Case delays forced on prosecutors

September 14, 1990|By Raymond L. Sanchez | Raymond L. Sanchez,Evening Sun Staff

A Baltimore Circuit Court judge today granted postponements in about a dozen juvenile cases because prosecutors argued that budget constraints would prevent them from trying the cases next Monday.

But Judge David B. Mitchell, who supervises juvenile court, denied postponements in seven cases.

"The rights of children are primary . . . everyone else's difficulty is secondary," Mitchell told State's Attorney Stuart O. Simms and members of his staff at the hearing. "The children's rights will not be abridged."

Members of Simms' staff said the city's delay in authorizing the hiring of new prosecutors has hurt the understaffed juvenile division.

Joyce L. Wright, chief of the juvenile division, said three resignations this summer overburdened the remaining 15 prosecutors. She said she has had to "beg" prosecutors not to call in sick.

"At the present time, I have no idea how I'm going to cover these courts," she said. "We've operated on a wing and a prayer."

Wright said the city recently approved filling two of the vacancies. But she said it will take about a month or longer to train the new prosecutors. She still is waiting to hear about the third position.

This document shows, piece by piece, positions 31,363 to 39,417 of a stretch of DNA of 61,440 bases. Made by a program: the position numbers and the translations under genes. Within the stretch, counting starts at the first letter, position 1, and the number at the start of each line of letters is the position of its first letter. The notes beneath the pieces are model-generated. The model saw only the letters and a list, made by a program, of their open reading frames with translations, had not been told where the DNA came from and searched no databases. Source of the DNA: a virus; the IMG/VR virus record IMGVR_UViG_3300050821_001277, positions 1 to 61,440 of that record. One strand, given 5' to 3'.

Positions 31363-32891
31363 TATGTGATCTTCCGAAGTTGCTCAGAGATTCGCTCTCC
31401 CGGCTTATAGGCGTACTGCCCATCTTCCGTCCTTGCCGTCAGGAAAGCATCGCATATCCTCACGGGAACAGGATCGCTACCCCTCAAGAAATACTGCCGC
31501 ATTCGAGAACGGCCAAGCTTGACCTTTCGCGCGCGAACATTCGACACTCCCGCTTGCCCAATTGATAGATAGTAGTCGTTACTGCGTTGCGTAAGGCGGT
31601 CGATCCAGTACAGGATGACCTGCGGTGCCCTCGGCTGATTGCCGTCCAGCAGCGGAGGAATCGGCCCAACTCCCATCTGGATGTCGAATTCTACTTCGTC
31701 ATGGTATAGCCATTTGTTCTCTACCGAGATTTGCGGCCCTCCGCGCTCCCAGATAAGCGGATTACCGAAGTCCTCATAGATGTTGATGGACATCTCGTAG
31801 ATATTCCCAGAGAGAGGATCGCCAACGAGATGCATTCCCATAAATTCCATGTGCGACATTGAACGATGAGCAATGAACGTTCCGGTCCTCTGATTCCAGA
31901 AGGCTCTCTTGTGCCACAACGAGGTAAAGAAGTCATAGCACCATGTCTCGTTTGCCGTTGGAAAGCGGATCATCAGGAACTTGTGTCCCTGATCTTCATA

Officials with the city's budget and management office could not be reached for comment today. Some court observers have suggested the crisis is part of the city administration's desire to have court funding taken over by the state.

Mitchell ordered prosecutors to meet with the public defender's office to solve the problem. The judge said budget problems were being felt by the entire court system, not just the prosecutor's office.

Wright said her division needed postponements for up to six weeks. She said she will now need to work out a contingency plan. "Everybody is going to have to work at home on nights and weekends," she said.

Earl L. Carey Jr., chief of the public defender's juvenile court division, said: "When you postpone the case of a child . . . six weeks in the life of a child is very important."

The cases, involving people under 18 years of age, include charges of assault with a deadly weapon, handgun violations and theft.

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